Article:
They key here is that if I do need a lot of stuff that I know I cannot carry, I get in my car and drive. This includes Findley Market. (Someone downtown mentioned they walk there and take a cab back, which I’ve never done, but I thought it sounded like a good idea.) If there was a moderate to large grocer downtown, say over at the Montgomery development, I would still probably drive there versus driving to a store further out and that is a good thing. Would I prefer it be more central? Yes, so I could also walk there. Do I think it would do better if it were more central? Yes. But will I go there, driving my car the few blocks so I can lug the 64 oz. liquid Tide home.

 

One last note -- For those living in the suburbs, or say even Hyde Park for that matter, I’m sure the amount of people walking to those grocery stores is very small. It just isn’t practical. And it is not about walking there. It is just the convenience of having a close option that has a nice selection and that you enjoy going to. (Personally, I do not enjoy going to either the OTR or Clifton Kroger.)

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^What you describe in the first part of your post is how most urban dwellers I know do their shopping, especially those in places like NYC and Chicago. They make more frequent trips picking up what they need rather than one big walloping trip to stock up. Quite a few get their bulkier items (i.e. 64 oz. Tide) via an online service. That's one of the big differences between urban and suburban living - more frequent quick trips to the store vs. hauling the H2 to Costco. Having lived in both, I personally prefer the former.

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Guest Cincinnatus

I agree BallHatGuy, I would try to shop at a new store downtown if it were something like a real supermarket. I usually drive out to Kroger's in Hyde Park Plaza once a week and get everything I need. I am just too lazy to shop in the "sophisticated" urban way going to places like Findlay Market and Court Street Market and all the other little shops and I am not brave enough to shop at Kroger's in Over-the-Rhine. There have been too many shootings in their parking lot for my taste.

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hat's one of the big differences between urban and suburban living - more frequent quick trips to the store vs. hauling the H2 to Costco.

 

Thats how I remember it in Chicago...plus those two-wheeled grocery carts you could use to carry stuff home.

 

Also, in Germany, that was the pattern too...frequent trips to neighborhood grocers, bakers, butchers, and weekend markets.

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Kroger denies talks for riverfront grocery

Dan Monk

Courier Senior Staff Reporter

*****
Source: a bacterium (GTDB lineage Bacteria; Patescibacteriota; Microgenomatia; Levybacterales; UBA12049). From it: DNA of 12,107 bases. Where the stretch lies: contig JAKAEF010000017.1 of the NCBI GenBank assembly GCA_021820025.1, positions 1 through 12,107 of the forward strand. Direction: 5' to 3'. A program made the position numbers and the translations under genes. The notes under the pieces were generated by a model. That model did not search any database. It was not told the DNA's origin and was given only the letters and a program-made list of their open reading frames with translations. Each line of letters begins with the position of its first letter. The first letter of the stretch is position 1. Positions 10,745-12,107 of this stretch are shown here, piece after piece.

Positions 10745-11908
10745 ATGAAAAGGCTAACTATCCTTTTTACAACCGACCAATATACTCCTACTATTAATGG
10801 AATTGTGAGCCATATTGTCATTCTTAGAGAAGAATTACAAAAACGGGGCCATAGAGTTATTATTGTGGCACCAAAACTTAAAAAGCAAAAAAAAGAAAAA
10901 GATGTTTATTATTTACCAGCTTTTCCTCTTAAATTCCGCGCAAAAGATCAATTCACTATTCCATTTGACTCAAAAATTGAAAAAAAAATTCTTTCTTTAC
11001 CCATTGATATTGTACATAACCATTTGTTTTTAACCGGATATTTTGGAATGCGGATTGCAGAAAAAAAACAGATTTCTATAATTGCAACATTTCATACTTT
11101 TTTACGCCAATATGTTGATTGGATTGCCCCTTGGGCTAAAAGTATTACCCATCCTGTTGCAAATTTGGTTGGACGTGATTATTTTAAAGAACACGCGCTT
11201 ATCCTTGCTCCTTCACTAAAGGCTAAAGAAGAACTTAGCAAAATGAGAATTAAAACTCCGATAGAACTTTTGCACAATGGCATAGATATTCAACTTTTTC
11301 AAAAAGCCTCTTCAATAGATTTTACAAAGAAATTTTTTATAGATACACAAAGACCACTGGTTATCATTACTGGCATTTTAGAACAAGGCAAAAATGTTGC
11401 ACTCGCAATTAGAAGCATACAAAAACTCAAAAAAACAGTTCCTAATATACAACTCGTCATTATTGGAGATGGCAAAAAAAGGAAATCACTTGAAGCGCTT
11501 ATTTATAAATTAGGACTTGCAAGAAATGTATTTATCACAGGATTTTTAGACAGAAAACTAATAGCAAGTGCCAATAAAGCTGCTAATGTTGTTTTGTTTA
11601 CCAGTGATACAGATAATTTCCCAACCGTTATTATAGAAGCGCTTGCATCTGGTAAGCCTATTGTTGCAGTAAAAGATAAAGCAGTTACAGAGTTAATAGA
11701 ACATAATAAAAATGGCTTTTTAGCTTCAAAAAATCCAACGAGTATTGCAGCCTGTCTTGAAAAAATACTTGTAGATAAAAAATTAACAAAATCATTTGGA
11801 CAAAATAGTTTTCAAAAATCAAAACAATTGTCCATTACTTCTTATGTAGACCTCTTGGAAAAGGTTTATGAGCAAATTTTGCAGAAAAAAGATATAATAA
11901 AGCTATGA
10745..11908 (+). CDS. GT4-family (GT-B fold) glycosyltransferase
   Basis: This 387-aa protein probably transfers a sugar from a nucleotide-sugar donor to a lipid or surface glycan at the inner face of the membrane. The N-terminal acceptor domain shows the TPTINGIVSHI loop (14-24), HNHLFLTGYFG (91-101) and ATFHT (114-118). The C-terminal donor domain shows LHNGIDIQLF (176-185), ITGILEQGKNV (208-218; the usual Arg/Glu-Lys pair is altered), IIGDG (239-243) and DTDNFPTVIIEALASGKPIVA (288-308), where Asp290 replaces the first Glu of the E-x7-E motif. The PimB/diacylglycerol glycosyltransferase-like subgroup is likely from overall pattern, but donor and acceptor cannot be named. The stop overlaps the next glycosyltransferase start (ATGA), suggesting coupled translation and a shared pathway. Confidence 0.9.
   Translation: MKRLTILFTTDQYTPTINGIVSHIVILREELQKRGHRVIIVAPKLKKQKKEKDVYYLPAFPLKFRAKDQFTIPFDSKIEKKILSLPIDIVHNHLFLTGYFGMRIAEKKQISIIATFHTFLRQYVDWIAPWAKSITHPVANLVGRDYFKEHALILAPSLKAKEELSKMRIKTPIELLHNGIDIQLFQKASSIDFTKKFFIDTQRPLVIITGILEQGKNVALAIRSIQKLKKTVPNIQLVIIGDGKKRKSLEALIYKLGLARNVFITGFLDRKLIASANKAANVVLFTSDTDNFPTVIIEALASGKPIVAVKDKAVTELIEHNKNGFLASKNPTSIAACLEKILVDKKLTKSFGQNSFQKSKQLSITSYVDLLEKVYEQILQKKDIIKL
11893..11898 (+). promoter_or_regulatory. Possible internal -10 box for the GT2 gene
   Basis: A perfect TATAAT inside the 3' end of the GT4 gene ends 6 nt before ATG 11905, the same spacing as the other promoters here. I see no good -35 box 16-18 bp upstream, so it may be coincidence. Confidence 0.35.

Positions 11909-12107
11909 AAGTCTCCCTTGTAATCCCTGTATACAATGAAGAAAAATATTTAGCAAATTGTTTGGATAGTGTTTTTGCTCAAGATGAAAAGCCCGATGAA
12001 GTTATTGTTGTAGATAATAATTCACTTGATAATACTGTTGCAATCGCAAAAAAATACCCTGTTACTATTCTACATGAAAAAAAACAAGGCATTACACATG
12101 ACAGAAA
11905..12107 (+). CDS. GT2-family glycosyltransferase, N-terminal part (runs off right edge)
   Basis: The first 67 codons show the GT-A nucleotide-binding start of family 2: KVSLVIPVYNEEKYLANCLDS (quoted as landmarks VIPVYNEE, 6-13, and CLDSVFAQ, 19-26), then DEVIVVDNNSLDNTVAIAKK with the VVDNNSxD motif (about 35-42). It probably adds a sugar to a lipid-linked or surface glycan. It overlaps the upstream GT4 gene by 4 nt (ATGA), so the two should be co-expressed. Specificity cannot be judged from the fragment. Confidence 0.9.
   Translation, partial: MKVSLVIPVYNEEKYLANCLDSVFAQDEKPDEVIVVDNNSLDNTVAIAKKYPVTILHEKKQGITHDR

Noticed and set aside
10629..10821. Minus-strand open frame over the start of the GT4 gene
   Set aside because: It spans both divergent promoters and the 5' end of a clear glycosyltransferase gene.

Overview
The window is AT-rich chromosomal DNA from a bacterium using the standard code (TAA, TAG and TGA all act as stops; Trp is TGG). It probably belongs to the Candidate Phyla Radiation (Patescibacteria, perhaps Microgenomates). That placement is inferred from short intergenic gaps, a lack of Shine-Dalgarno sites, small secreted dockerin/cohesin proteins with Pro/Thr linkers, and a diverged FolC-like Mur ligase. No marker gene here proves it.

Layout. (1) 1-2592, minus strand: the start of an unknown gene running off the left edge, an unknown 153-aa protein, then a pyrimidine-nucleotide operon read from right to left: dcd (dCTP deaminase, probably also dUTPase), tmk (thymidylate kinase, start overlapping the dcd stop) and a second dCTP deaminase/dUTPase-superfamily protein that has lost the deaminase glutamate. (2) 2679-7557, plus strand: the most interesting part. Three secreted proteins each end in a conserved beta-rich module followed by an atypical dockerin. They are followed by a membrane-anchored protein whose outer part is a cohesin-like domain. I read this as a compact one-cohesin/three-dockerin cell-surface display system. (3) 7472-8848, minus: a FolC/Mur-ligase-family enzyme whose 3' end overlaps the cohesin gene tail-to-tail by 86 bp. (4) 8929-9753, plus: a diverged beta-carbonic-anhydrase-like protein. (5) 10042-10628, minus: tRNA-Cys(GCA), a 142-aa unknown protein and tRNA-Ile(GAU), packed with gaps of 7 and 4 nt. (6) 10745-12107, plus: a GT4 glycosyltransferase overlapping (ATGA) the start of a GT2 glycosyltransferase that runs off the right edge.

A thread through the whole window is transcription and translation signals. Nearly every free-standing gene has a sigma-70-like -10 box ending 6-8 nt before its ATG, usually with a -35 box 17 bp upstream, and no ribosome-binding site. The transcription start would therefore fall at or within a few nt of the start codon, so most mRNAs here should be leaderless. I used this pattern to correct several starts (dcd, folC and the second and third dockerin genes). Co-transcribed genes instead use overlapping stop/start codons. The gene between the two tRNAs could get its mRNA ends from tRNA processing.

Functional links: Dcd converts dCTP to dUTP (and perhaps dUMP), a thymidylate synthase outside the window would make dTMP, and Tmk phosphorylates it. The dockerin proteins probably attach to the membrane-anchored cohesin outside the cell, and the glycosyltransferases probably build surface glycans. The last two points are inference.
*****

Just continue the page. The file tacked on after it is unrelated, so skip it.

Has Kroger Co. passed on yet another chance for a downtown grocery store?

 

  Developers working on a riverfront condo project at the site of the Montgomery Inn Banquet Center say they're hoping Kroger will bring a natural foods retail outlet to the project. Cincinnati Mayor Charlie Luken said he expects to meet with developers and Kroger this month to discuss a potential deal. One source even indicated a letter of intent has been signed.

 

But Kroger says "no."

No link available.

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Kroger just really doesn't seem all that interested in a downtown grocery store.  I say open talks with Bigg's, IGA, or whoever. I'm sure that would spur Kroger to do something, if not, maybe a deal can be done with one of the other chains.

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Guest Cincinnatus

Unfortunately, I doubt that any big chain would be any more interested in locating a store there than Kroger is.  Bigg's has nothing but huge suburban type stores as far as I know, likewise Meijer.  Maybe they could get Jungle Jim interested in doing some sort of smaller boutique-type store.  I think that one of the problems with this project from Kroger's point of view is the fact that they have an existing store just across the river in Bellevue, KY just behind the Party Source off I-471.  I go there quite often now since I discovered it.  It's only about 1 1/2 miles from my apt. as opposed to Kroger's Hyde Park where I also sometimes shop which is more like 3 or 4 miles.

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Any local private market style developers doing anything like this that would work.  I love the layout of Jewel Osco in Chicago.  A small store with options similar to Hyde Park (strong organics and wine) would be ideal.

Close that damn Bellevue store, it wouldn't be as hot as one downtown and they know it.

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Unfortunately, I doubt that any big chain would be any more interested in locating a store there than Kroger is. Bigg's has nothing but huge suburban type stores as far as I know, likewise Meijer. Maybe they could get Jungle Jim interested in doing some sort of smaller boutique-type store. I think that one of the problems with this project from Kroger's point of view is the fact that they have an existing store just across the river in Bellevue, KY just behind the Party Source off I-471. I go there quite often now since I discovered it. It's only about 1 1/2 miles from my apt. as opposed to Kroger's Hyde Park where I also sometimes shop which is more like 3 or 4 miles.

 

You have on in OTR on Vine, less than a mile...

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Yes, there is also the one of Vine St. which was recently renovated, though it is pretty small.  The one in Bellevue is more an average size Kroger, similar to the one at Kenwood Towne Center.  The one in Hyde Park is much larger.

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The one in Walnut Hills is just up Gilbert, and while it's nowhere near as nice as Hyde Park, it has the staples in a pleasant enough environment.  The produce isn't great, but it's big, lots of selection.